The client of New Life Pregnancy Center in Tempe, Ariz., was non-committal at best when she received a positive pregnancy test, Debbie Gillmore, the center’s director, told Baptist Press. The woman declined the center’s gift of a baby hat, saying, “No. I’m not so sure I want to go through with this,” Gillmore recalled.
Though she scheduled an ultrasound appointment, the center’s attempts to contact her with a reminder failed. Yet, the woman, acknowledging her anxiety, arrived on time for her appointment.
The ultrasound technician displayed on the monitor her unborn child, arms and legs moving. When the beating heart appeared on the monitor, the woman blurted out, “There it is,” Gillmore reported in a written account. Continue reading →
I recently discovered a book that is a collection of vignettes about the women of the New Testament. I was prepping for our women’s Bible study at church and like any good teacher (who is consistently running just shy of deadline), my first stop was the Amazon search engine. I typed in “Women of the New Testament” and one of the first entries was written by, of all people, Abraham Kuyper. Apparently in the midst of reforming turn-of-the-century Dutch society, establishing an entire branch of theology, and pastoring multiple congregations, Kuyper also had time to write on women of the Bible. (Abraham Kuyper: Statesman, Theologian, and Father of the Modern Women’s Bible Study?)
I snagged a 1933 English edition (complete with “Suggested Questions for Study and Discussion”) for a little over a $1. Presumably Kuyper wrote his Women of the New Testament in the late 1800s (I couldn’t find an exact date), and so it’s not surprising that he affirms a fairly traditional understanding of womanhood. What is surprising, however, is that his traditionalism has been thoroughly informed by the gospel and in some respects, doesn’t look like traditionalism at all. Continue reading →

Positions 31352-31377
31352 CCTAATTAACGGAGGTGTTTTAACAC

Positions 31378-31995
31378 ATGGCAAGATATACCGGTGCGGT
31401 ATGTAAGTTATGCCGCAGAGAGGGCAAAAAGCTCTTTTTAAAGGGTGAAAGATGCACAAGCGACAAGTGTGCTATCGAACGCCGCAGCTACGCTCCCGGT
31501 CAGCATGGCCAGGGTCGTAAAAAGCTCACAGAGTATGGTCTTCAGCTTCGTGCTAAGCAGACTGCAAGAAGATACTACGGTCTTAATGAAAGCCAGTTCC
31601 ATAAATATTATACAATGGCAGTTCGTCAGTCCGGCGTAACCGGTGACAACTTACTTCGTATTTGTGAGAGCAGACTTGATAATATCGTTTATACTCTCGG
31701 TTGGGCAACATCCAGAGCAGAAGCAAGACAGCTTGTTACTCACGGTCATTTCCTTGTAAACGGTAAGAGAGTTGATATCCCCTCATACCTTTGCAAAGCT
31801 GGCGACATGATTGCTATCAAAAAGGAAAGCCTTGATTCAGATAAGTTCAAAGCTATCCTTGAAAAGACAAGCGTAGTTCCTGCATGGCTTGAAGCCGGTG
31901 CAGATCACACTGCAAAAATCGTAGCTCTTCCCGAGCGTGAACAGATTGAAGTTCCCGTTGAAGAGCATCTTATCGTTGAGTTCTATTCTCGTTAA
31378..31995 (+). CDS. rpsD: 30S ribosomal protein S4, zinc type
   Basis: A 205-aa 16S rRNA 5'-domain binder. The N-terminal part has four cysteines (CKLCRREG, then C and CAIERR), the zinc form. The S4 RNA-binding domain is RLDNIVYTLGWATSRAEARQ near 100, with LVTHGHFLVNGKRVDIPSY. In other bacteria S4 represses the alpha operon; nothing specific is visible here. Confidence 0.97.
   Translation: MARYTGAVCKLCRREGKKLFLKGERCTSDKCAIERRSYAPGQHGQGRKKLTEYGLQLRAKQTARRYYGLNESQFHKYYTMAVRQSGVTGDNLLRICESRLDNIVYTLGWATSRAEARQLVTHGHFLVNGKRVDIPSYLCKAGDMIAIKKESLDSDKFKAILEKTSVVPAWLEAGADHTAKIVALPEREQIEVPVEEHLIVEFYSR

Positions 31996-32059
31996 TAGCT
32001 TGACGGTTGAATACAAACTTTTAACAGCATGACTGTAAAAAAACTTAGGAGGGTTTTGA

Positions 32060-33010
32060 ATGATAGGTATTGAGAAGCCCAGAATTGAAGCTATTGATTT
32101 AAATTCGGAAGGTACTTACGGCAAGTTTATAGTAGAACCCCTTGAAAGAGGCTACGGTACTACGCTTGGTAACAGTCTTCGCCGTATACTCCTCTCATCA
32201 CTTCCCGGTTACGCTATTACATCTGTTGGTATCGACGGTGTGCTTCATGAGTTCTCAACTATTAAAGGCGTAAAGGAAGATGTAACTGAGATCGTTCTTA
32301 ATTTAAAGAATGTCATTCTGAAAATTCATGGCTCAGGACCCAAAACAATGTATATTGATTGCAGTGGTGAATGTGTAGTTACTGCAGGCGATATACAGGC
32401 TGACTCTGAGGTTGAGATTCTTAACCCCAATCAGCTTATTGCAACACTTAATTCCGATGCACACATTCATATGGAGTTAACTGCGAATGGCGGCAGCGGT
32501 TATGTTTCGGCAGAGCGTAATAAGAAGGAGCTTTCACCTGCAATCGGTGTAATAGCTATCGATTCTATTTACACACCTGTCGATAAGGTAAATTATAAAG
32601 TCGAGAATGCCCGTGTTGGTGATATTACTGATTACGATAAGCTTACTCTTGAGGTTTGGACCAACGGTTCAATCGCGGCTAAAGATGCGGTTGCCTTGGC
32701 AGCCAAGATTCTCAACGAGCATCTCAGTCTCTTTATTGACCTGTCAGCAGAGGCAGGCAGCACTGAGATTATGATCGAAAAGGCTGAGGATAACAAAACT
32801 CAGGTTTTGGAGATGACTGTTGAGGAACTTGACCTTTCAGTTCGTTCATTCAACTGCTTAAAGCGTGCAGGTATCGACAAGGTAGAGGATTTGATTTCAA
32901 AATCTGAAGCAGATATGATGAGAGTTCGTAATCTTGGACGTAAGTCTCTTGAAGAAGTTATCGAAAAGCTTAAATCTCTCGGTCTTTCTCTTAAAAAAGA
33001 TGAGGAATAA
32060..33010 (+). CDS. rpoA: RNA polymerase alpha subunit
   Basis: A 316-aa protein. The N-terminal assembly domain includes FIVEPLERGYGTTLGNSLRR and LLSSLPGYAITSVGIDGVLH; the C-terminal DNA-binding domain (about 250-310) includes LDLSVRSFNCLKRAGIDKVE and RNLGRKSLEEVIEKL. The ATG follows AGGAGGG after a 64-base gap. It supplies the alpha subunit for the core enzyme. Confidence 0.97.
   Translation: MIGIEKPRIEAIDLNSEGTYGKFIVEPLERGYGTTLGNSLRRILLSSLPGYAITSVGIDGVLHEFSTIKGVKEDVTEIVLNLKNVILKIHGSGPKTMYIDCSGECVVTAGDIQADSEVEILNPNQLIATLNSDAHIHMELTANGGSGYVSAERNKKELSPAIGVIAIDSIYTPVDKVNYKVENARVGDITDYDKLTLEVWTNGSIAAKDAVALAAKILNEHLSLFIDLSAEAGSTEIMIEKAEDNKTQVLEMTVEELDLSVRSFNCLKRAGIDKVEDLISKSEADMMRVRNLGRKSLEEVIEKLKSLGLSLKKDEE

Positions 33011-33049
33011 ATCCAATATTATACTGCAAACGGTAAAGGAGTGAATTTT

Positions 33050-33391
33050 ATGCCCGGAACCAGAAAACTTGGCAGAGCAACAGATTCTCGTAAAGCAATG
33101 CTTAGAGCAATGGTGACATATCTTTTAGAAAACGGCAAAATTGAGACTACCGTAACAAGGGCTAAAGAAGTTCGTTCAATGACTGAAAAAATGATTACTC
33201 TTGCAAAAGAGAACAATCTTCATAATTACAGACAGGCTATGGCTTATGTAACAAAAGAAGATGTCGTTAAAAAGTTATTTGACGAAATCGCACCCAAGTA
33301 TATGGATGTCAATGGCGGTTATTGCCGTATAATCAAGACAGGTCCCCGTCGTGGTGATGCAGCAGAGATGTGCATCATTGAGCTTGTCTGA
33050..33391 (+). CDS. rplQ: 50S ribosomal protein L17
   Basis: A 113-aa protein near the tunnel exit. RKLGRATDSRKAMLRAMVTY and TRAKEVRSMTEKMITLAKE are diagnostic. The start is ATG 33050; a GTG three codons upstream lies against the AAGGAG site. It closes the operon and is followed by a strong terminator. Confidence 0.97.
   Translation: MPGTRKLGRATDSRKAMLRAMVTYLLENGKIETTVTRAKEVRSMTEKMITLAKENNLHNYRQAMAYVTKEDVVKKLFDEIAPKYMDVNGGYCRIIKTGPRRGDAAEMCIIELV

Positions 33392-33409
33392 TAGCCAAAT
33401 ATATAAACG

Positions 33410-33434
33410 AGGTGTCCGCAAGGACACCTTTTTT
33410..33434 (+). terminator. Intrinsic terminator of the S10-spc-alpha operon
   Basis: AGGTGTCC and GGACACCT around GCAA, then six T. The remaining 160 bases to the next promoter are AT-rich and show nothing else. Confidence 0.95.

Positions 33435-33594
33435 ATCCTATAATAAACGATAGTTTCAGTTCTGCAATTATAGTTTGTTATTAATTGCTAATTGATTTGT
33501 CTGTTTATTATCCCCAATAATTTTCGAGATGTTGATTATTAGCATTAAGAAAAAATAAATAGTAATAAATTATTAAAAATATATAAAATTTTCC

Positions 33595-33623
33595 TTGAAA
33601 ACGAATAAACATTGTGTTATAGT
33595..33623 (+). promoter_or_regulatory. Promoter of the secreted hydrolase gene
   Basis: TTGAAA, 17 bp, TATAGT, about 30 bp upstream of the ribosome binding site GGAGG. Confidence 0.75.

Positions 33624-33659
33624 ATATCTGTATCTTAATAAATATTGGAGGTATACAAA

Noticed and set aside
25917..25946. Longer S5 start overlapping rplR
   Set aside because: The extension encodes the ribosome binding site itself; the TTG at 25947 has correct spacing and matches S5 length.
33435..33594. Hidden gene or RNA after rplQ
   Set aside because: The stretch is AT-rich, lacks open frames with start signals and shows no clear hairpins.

MEMPHIS, Tenn. (BP) — Four decades after Martin Luther King Jr. was killed in Memphis, a diverse group of pastors gathered at the historic Lorraine Hotel — now the site of the National Civil Rights Museum — to discuss the state of race relations in America.
Called “A Time to Speak,” the Dec. 15 discussion was inspired by the national debate over race relations, sparked by the deaths of Michael Brown in Ferguson, Mo., and Eric Garner in New York.
Evangelicals have been largely missing from that conversation, said Bryan Loritts, pastor of Fellowship Memphis, a multiethnic congregation.
“Where are the conservative evangelical voices?” Loritts asked in his opening remarks to an audience of about 100 people in person and more than 6,000 viewing a webcast at live.kainos.is. Continue reading →
NASHVILLE (BP) — President Obama’s opening of diplomatic relations with Cuba may fuel an already-vibrant evangelistic movement there, or it may fuel a repressive regime, Southern Baptist leaders and pastors said in voicing divergent opinions to Baptist Press.
“Our prayer is that the Cuban church planting movement continue to expand. The Cuban people are very receptive to the Gospel,” Kurt Urbanek, IMB strategist for Cuba, said in a statement to BP.
“We praise the Lord Jesus Christ for the spiritual awakening in Cuba which has seen over 500,000 Cubans come to saving faith in Baptist churches during the past 13 years,” Urbanek noted. Continue reading →
In the last several posts we have asked the question: How are we to join in the gathered worship of the church? We must make an effort to come and gather. We must enter fully into worship when we arrive. And we must worship God in spirit and in truth.